hat right would be taken away.r
However, the theory once held that
n institution supported by public
unds should be open to each and
very citizen of the state, irregard-t
ess of his qualifications, has been
loomed to oblivion. A college ort
university is obviously intended fort
uch students who have shown suchI
nastery of secondary school sub-s
ects as will permit them to con-t
inue their studies in a more ad-t
anced manner. Hence, entrance re-
For the above reason, if the caser
s carried to the State supremes
ourt, the decision will undoubtedly'
e reversed, as it should be. A groupe
f legislators are qualified to deal
a law with fundamental principles.
s far as educational institutionsg
re concerned. But that they shoulde
rescribe conditions under whichg
tudents can be admitted or expell-A
d is a preposterous assumption."
'or the same reason, it is beyond;
ae powers of a court to determine

The Daily Californian last weekj
commented sadly on dying univer-
sity traditions with particular refer-
ence to its own. Enthusiam, the
Californian maintains, "cannot bel
instilled by organized methods.
Furthermore, traditions having been
sponsored by such enthusiasm do
not call for rules to enforce them
... Obviously half-hearted rooting
and enforced 'traditions' by means
of vigilance committees defeat their
own purpose since it is human
nature to try to succeed in breaking
as many rules as possible. If left
to our own resources to support our
J university and maintain our tradi-
tions we could make a better show-
The Californian attributes a lack
of spirit on its own campus to
"would-be sophistication" growing
out of the university's proximity to
a large metropolitan district. "Ob-
viously," it says, "such sophistica-
tion is merely adolescent . . . That
traditions are still carried on by a
few students is not because they
are forced to do so but because they
have an advanced understanding of'
the meaning of real collegiate
There seems to be some freedom
in the Californian's use of the word
sophistication, but we doubt that
the so-called sophisticated attitude
has less to commend it than the
so-called collegiate attitude. The
former can be somewhat of a sham
and the latter can be farcial, de-
pending on the outlook. There is
ample reason for eith-er, but in uni-
versities surrounded by metropoli-
tan districts there is much virtue in
interests apart from those denotedr
by shouting rah, rah.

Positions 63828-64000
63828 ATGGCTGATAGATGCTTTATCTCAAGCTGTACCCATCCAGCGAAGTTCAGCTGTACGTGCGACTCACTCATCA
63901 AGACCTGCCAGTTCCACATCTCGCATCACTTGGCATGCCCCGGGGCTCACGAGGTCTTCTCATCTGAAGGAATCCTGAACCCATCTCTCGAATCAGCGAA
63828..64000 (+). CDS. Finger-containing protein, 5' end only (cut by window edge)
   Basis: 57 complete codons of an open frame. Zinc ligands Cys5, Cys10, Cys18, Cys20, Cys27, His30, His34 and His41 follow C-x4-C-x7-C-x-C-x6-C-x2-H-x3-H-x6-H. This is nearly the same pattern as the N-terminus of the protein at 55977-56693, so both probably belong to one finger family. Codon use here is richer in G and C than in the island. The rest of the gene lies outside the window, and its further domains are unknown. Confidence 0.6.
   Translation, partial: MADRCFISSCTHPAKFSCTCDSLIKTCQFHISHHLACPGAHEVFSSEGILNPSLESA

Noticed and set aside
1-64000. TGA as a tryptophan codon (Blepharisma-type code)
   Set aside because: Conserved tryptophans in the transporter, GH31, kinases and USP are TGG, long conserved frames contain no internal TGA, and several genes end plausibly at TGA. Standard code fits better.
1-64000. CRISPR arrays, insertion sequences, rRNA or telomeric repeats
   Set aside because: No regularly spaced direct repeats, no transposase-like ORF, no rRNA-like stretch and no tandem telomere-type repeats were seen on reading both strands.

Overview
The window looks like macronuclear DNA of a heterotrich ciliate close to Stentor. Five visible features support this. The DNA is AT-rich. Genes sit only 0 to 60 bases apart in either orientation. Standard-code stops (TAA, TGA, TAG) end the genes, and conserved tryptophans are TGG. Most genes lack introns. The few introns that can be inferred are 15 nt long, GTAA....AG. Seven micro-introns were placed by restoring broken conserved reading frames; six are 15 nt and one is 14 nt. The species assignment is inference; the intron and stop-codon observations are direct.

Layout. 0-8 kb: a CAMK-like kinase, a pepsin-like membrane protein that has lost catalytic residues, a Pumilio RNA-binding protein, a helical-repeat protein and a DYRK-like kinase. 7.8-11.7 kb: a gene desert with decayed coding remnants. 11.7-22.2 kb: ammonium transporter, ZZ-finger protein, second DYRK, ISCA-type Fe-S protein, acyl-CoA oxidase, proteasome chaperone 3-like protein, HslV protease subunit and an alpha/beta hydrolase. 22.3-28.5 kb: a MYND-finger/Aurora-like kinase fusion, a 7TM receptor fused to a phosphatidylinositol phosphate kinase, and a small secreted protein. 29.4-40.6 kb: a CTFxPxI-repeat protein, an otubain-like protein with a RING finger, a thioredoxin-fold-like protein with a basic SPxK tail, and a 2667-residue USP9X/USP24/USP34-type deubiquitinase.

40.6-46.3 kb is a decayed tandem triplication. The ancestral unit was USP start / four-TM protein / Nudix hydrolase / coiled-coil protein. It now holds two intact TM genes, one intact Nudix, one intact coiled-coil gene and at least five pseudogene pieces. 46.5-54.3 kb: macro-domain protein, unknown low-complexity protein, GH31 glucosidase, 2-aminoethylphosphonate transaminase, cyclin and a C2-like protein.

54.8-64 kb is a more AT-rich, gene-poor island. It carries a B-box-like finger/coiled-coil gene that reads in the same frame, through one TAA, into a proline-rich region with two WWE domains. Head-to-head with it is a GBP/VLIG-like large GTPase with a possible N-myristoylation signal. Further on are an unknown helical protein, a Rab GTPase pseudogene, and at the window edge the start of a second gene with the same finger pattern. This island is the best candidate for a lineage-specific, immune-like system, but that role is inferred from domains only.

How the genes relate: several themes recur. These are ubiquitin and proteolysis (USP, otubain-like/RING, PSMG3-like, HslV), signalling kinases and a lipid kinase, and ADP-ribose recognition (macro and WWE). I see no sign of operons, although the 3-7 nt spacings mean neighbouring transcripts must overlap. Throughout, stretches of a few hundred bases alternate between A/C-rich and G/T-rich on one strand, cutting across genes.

Polonaise ........................LisztS
Second Synphony............Beethovent
A Minor Conerto............Paderewski
Piano Solos:
Nocturne 1) Flat major ...... ...(hopi
Mazurka h' sharp minor. .......Copin1
Etude A Minor............... Chopini
Scherzo 1B lat Minor... ,.....Chopin
Huongariajn ]Dnce ..............hrahs
Huongaria Dance ..............Jramns
Noturne .....................Chopin
'traveller's Song...........P'aderewski
Ii npromnptuia.................Sc hbe ir
A Review
The atmosphere last night was
filled with the glamour which the
passing years have added to one
of the most glamorous personali-
ties of a by-gone age. And cer-
tainly this was right. Whatever the
argument that may be produced
against Mr. Paderewski's concep-
tion of life, art, and the piano,
there is no doubt that a whole Fes-
tival audience was profoundly stir-
red by an old man, vigorously and
proudly the romanticist to the end.
Paderewski h a s preserved his
strength and his sensitivity to the
keyboard through' a magnificent
turbulent life that has included
more than a pianistic career. At
the age of seventy-one, still lordly,
still superbly eloquent, he is able
to remind us of the perennial vi-
tality of romanticism, to give a
white-heat representation of all
that he has meant to music. He i
still plays greatly, with unique vi-1
sion and emotional power. One has
only reverence for the deep, fiery
majesty and profound tenderness
which this man can impart to us
at the close of his life.
Yet it is difficult to be explicit
about the exact meaning which
lIPaderewski the pianist-considered
more or less apart from the circum-
stances of last evening-has for ai
age which' (it may be fairly as-
sumed) no longer feels, thinks, nor
plays the piano the way he does.
Though Paderewski is (or was) in
several senses a superb technician,
he is not primarily interested in
the piano in the way modern pian-
ists are. 'He doesn't seem to know
or care about knowing the limita-
tions of the piano. He doesn't usef
discretion in treating .it. He is not
careful to confine his feeling-self
to feelings that the piano can real-
ly translate. When his imagination
actually vaults the piano, he is not
averse to making the 'piano roll
with an unpleasant thunder-a re-
iterated fury which should really
signify nothing but actually seems
to carry conviction that Paderew- j
ski is ,having magnificent emotions,,
He is not at all averse to making
leonine assaults on the keyboard
which far transcend mere accur-
acy. All these things appeared in
the Concerto, I think. This was